June 13

Consciousness, at its core (and to the best of our understanding), is rooted in subjectivity. What one senses is different from what another will appprehend. According to Ed Yong, two scientists at Columbia University observed a phenomenon which plays on that theme. In fact, it's as if the way a brain interprets sensory data changes upon sensing it and things get much weirder. Meanwhile at Mind Matters News, it seems there's a New Paper Providing Further Evidence For Free Will. Making this new revelation all the more curious is how it concerns "readiness potential", a little something pushed by Daryl Bem in his "Feeling the Future" paper, and could have a significant impact on psi. A little more mainstream, after a couple of twists and turns, is the revelation about how Many People Have A Vivid "Mind's Eye," While Others Have None At All. More puzzling still is how both sides of that coin still function well, and Carl Zimmer heard through the grapevine about how Dr. Adam Zeman may have found the clues to solving this puzzle. Even then, should there be a cure? (CS)

If the Patterson-Gimlin film thrilled you, then this (relatively) ancient snap of a bagged Bigfoot is going to light your fire. Despite the visual evidence, David Childress finds this may be part of a conspiracy older and deeper than Roswell. Don't be surprised to learn this photo came from the capo di tutti of cryptozoology, Loren Coleman, who doesn't figure into Ethan Andrews's collection of Mainers Who Stumbled Upon Bigfoot. He pulls a few choice anecdotes from Michelle Souliere's new Bigfoot In Maine which are almost as fantastical as a visit to the legendary International Cryptozoology Museum. For a little more which Ethan may have missed, Allen Adams has his own angle on "Bigfoot In Maine" Examining the Cryptid's History in the Pine Tree State. (CS)

A big boom echoed throughout southern Calfornia last week leaving authorities and citizens scratching their heads over its provenance, writes Zac Self, but the culprit may be prosaic, albeit rare nowadays. A Sonic Boom May Be Responsible For Mysterious Noise In San Diego County. The military is claiming responsibility, but was the boom part of pursuing those pesky tic-tacs? In other news Courtney Kube and Carol E. Lee figure As Mystery Over "Havana Syndrome" Lingers, A New Concern Emerges since all these news reports are confirming whatever's being done actually works, emboldening potential suspects involved with the phenomeonon. (CS)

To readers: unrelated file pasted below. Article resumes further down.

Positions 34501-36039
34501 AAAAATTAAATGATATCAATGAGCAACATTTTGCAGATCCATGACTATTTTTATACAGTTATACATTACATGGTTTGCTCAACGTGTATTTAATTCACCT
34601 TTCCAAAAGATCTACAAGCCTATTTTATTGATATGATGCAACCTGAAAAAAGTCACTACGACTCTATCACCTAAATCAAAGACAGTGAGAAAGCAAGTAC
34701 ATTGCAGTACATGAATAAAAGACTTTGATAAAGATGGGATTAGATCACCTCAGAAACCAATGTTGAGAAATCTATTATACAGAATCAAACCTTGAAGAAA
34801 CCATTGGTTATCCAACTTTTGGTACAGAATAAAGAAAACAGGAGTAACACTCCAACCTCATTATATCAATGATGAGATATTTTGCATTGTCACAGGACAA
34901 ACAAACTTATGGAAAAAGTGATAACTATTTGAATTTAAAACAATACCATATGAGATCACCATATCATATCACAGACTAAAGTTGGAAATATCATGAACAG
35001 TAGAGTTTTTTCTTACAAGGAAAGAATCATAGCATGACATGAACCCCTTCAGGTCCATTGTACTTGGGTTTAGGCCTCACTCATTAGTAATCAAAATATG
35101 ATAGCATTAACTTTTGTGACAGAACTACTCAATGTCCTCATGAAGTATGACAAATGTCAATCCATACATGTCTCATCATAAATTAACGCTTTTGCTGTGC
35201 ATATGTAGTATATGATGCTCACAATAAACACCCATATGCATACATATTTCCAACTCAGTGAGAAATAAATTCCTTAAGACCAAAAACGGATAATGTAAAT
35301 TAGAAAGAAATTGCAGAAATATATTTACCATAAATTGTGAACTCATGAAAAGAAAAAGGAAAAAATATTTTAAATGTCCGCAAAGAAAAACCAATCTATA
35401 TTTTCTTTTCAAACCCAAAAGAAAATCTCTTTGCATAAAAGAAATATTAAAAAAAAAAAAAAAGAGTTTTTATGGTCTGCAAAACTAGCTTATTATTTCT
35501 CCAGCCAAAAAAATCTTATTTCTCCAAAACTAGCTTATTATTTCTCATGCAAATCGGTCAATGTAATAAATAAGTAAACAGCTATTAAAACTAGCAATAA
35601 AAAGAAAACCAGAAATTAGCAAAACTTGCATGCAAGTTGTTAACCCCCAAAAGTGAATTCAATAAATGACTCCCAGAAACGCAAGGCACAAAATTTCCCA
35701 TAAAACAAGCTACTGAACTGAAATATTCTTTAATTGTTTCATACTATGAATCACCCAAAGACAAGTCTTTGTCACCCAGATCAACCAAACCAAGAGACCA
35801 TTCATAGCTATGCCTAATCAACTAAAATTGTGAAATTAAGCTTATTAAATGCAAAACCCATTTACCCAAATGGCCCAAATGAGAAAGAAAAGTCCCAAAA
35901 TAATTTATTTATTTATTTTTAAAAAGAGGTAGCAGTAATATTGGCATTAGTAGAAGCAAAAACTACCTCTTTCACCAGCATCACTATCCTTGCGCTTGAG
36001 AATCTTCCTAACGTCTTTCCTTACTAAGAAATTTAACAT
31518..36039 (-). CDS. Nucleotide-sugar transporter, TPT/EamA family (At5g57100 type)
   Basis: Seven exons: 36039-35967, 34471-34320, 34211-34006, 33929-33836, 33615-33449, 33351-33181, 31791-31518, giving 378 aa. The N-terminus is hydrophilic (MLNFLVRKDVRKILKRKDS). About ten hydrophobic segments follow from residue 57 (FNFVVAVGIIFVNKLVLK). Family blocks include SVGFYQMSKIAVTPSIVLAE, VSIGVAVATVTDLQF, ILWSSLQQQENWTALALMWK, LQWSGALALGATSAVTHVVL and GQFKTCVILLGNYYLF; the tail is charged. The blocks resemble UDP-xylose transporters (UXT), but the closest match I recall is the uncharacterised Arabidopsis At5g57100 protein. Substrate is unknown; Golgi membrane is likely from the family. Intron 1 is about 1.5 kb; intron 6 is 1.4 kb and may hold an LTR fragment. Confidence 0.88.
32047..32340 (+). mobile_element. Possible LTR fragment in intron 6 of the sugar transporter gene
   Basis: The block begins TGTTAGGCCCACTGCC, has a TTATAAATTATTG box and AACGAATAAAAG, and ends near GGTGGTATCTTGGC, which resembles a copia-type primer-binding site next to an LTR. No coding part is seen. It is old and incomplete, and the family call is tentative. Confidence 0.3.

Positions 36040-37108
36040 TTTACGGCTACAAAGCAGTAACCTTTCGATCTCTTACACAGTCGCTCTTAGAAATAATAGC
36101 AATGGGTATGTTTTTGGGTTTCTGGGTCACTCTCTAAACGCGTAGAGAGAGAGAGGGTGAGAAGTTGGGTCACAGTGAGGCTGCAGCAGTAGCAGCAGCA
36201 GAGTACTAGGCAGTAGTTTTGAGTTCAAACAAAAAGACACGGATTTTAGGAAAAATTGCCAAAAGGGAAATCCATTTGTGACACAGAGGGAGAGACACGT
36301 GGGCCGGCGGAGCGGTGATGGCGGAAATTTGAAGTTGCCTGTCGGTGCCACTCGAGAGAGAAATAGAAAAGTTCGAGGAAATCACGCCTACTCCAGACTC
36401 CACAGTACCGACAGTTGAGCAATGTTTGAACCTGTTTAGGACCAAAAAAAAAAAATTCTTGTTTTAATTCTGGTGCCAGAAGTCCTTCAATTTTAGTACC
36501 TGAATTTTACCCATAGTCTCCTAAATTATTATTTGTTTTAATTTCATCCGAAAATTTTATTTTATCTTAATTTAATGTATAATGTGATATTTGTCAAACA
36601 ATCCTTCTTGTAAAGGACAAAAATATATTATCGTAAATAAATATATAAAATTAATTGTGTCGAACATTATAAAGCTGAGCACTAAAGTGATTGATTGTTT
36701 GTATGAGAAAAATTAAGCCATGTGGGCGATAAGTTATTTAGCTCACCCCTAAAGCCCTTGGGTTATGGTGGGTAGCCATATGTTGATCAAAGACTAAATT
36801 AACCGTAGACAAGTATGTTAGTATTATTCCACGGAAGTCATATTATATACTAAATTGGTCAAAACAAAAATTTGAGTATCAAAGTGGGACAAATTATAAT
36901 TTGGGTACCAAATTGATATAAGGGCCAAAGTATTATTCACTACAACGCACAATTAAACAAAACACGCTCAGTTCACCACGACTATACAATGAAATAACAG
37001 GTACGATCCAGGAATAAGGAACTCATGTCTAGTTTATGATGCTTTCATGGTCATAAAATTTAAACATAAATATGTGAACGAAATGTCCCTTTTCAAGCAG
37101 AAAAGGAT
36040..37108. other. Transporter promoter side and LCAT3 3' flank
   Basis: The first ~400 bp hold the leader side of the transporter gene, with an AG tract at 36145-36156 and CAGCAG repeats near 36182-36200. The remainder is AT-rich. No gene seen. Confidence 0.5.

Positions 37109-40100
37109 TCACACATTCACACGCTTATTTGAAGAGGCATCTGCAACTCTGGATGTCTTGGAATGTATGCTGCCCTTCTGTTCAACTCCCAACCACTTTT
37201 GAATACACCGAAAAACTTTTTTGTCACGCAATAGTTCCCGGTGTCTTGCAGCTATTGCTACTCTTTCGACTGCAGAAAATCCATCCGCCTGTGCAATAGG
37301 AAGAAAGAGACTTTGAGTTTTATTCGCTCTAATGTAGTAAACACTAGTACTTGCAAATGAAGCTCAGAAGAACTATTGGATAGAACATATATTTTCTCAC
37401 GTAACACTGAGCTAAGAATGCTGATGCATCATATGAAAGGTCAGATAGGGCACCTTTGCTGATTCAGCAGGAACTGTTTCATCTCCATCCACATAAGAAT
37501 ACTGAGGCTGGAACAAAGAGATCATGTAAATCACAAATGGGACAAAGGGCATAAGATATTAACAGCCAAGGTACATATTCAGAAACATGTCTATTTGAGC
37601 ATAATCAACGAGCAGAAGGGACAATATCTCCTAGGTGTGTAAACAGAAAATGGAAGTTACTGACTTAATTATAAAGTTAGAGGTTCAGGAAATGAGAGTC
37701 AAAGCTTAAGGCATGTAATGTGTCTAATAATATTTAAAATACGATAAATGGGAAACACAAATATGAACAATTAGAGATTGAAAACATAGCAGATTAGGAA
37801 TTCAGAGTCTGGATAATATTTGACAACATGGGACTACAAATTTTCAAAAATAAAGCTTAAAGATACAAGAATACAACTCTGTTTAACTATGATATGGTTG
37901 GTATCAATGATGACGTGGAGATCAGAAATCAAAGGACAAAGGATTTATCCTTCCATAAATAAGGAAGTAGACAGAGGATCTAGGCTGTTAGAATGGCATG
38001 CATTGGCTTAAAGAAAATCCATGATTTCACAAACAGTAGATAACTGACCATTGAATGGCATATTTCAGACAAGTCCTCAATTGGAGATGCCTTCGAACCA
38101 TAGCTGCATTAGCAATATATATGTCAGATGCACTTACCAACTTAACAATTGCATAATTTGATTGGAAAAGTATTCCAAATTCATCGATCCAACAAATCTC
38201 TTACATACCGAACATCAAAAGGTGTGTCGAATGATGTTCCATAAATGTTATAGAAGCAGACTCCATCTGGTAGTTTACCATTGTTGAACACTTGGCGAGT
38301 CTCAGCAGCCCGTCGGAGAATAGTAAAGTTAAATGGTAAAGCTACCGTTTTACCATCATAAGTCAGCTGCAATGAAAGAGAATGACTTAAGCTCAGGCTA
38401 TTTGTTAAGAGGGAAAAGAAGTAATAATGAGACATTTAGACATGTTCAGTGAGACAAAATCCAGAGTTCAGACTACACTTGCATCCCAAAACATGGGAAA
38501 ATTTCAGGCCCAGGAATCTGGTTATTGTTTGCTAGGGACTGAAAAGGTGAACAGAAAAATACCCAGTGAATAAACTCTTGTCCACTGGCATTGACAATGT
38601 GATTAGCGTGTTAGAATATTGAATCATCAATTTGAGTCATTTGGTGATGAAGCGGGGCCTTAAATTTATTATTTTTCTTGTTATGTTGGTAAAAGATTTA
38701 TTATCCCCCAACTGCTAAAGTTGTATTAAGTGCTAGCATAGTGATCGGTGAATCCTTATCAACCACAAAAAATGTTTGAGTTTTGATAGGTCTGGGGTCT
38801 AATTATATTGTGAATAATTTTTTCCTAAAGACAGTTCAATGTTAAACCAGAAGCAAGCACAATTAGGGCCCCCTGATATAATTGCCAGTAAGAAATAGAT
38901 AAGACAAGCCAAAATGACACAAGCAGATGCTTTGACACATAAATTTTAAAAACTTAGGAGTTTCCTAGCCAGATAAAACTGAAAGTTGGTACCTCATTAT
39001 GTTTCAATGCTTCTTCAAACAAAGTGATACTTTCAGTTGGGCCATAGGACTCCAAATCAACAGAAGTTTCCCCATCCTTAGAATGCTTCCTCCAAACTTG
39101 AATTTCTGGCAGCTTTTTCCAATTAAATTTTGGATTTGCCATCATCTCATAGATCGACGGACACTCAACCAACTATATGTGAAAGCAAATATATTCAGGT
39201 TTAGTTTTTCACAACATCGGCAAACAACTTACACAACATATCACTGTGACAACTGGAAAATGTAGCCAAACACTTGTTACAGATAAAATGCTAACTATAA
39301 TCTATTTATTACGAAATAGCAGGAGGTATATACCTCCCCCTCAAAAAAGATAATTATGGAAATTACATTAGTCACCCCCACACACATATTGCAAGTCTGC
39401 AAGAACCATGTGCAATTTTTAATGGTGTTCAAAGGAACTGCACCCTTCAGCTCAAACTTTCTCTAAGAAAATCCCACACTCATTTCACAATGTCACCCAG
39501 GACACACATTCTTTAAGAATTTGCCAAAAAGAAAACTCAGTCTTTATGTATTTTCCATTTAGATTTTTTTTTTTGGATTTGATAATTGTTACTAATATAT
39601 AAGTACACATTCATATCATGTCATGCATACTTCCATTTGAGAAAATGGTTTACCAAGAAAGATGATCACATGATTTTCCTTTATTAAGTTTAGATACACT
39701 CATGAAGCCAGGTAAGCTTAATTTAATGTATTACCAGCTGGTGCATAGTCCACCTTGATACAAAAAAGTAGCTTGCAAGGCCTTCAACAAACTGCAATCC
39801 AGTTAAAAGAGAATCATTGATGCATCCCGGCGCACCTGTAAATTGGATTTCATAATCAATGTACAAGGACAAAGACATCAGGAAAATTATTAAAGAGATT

June 12

We here at The Anomalist have been concerned for the Grey Lady after they decided to go all Billy Cox on flyi^H^H^H^H tic-tacs, not to mention their ineffectual journalism during the previous political regime, but this takes the cake! This gem, by way of Jon Christian, isn't from the celebrated Weekly World News and illustrates some of the pecadillos of mainstream journalism. Meanwhile some hard-hitting scoops are rocking the internet's boat, and we begin with Tim Binnall and Mermaid Blamed For Car Crash In Jamaica. Not only does it tease us with a town called Bog Walk, but a haunted river, and a critter that's fishing for the mermaid. Excellent work, Tim but can this explain The Mysterious Tangayika Laughter Epidemic of 1962? One thing's for sure, according to Brent Swancer none of that "wacky tobaccy" popular in Jamaica was involved. What remains unexplained is why doctors and men of science appear to have been immune at the time. Perhaps they were comedy-distanced and wore masks? (CS)

Some scientists believe more strange stuff than most will believe before getting out of bed on a Saturday morning, but the thrust of Caroline Delbert's piece is panpsychism where the mysticism of consciousness gets diminished with the application of staid materialism. From our point of view it's like rejoindering to "Black Lives Matter" with "All Lives Matter". Still, Caroline has a few sprinkles of inspiration to intrigue and irritate anomalists. Paul Ratner has a particularly strange question, "Is Human Consciousness Creating Reality?" Physicalists can argue yes, saying consciousness begets will, which begets thought, sends bodies into motion changing the physical world. Bzzt, sorry physicalists! Ratner's thesis is far more provocative being the blood on the proverbial bleeding edge where thought/consciousness directly affects reality. Pish posh, you scoff? Well there's a controversial study which supports such a hypothesis, and Paul happily outlines it for us! Meanwhile over at Mind Matters News is a stern rebuke to a piece published at The Conversation, one so stupid we didn't deign to link it here, concerning how Consciousness Does Not Really Exist. Funny how 883 words by two stuffy academics are shut down with a mere 44 words. (CS)

Riffing on Paul Ratner's "Is Consciousness Creating Reality" is John Parrington's hypothesis that "inner speech" helps consciousness conceptualize itself. Like all mavericks, John talks about how consciousness is continuing to change with the advent of the internet yet his proposition is a tad anthropocentric. Keeping in the theme of language for this section, Max Louwerse reckons A GPS For The Past Can Be Found In Language. With the help of artificial intelligence, Max discovers how citing locations in text can convey their proximity to each other, perhaps even their longitude and latitude and the technique has already been applied successfully in the real world. This is a mind-blowing development! (CS)